The Story of Pierre Charles L'Enfant, the French Visionary Who Designed Washington, D.C.
Vintage Books USA, Paperback, 9781400076222, 336pp.
Publication Date: February 12, 2008
“A lively and literate view of Washington's early history, with liberal dashes of intrigue for good measure.” –Kirkus
“L’Enfant’s idiosyncratic personality interfered with his complete success yet only serves to make this biography a fascinating read.” –Booklist
“A welcome narrative… Berg performs sterling service in excavating this little-known story from the archives.”—Publishers Weekly, starred review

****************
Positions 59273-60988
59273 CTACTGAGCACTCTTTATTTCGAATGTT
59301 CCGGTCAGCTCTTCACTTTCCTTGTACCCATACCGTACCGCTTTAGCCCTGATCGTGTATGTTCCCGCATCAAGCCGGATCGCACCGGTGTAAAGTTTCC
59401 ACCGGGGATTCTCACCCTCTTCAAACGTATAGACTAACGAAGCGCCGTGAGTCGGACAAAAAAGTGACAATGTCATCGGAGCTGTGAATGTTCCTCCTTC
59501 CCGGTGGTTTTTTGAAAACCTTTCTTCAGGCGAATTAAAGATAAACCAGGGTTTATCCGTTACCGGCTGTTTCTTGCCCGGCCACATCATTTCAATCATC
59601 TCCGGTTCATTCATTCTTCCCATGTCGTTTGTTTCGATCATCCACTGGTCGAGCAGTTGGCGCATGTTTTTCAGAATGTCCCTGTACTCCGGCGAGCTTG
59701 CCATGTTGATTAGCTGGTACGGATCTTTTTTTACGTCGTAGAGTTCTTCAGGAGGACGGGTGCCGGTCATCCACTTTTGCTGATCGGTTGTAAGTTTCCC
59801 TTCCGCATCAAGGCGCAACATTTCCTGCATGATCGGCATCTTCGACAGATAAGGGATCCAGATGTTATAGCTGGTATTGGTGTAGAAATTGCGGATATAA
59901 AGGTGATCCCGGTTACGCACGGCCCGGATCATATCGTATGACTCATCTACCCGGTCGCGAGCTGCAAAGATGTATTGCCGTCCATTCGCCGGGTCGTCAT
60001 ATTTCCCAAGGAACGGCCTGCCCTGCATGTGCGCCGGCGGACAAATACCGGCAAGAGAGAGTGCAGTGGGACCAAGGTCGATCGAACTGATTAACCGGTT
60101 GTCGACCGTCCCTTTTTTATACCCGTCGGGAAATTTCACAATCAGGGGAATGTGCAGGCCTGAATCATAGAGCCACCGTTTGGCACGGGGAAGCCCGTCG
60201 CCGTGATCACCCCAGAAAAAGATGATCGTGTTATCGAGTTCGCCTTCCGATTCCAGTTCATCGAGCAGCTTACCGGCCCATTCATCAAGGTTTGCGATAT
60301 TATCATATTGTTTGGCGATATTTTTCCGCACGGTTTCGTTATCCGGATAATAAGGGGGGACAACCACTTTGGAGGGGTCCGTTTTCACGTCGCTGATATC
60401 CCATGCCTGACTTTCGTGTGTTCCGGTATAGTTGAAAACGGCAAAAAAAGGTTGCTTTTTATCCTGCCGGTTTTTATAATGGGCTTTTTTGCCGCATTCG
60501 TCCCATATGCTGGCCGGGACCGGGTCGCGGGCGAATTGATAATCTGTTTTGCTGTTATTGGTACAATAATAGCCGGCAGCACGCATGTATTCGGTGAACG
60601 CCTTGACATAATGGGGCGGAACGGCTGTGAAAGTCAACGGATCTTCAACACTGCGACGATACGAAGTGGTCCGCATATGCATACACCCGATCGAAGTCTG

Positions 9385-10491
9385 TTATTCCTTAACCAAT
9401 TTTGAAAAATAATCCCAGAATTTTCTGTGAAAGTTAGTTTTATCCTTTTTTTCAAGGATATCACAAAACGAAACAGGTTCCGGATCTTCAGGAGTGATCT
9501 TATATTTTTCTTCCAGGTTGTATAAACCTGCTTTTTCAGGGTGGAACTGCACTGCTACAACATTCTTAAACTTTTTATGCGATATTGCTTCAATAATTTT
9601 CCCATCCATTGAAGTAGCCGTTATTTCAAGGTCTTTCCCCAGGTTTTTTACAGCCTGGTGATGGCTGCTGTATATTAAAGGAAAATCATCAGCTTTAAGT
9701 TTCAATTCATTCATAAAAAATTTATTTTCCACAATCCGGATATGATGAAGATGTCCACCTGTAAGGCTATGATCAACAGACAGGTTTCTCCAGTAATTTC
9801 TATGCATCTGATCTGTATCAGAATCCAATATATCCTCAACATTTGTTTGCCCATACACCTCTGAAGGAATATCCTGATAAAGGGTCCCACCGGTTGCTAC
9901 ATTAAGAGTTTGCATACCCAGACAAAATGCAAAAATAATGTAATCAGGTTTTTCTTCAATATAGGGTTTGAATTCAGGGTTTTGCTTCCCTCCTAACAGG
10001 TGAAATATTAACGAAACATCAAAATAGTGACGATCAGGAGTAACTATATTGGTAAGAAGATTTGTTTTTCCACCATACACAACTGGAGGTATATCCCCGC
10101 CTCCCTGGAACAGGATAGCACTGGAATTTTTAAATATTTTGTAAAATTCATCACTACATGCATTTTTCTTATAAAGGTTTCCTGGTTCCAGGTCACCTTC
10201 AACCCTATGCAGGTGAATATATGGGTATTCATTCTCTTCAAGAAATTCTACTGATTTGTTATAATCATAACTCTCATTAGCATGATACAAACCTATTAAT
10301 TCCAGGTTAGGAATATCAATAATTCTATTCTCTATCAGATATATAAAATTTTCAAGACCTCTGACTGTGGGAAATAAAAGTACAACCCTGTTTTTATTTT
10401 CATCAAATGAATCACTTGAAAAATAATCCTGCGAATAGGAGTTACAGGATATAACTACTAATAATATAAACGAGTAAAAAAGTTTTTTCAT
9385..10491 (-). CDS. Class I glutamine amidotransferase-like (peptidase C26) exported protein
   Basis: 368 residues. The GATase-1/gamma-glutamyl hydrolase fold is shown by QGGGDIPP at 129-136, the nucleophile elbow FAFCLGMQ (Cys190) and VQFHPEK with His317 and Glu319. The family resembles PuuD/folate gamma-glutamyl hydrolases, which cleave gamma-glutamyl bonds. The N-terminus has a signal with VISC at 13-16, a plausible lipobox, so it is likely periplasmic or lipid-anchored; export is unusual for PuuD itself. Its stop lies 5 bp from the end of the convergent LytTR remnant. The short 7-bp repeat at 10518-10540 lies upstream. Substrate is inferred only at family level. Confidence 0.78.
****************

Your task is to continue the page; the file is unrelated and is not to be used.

“The reader never will be able to walk the streets of Washington again without envisioning the haughty genius of Major L'Enfant on horseback, oblivious to the rain and cold, looking down from Jenkins Hill, and with a vision of pre-revolutionary Paris in his mind's eye, seeing one of the world's great capital cities spread out before him.” –Buffalo News (New York)
“Scott Berg has created a readable portrait of Pierre Charles L’Enfant that shows the artist in full, with both his great gifts and his Icarus-like ambition. It is fascinating to speculate how America’s federal government might have emerged differently over the centuries if it had been seated in Thomas Jefferson’s simple ‘federal town’ rather than in L’Enfant’s grandiose city. The character of the capital city today is inseparable from its designer’s personality and vision.” –David A. Price, author of Love and Hate in Jamestown: John Smith, Pocahontas, and the Start of a New Nation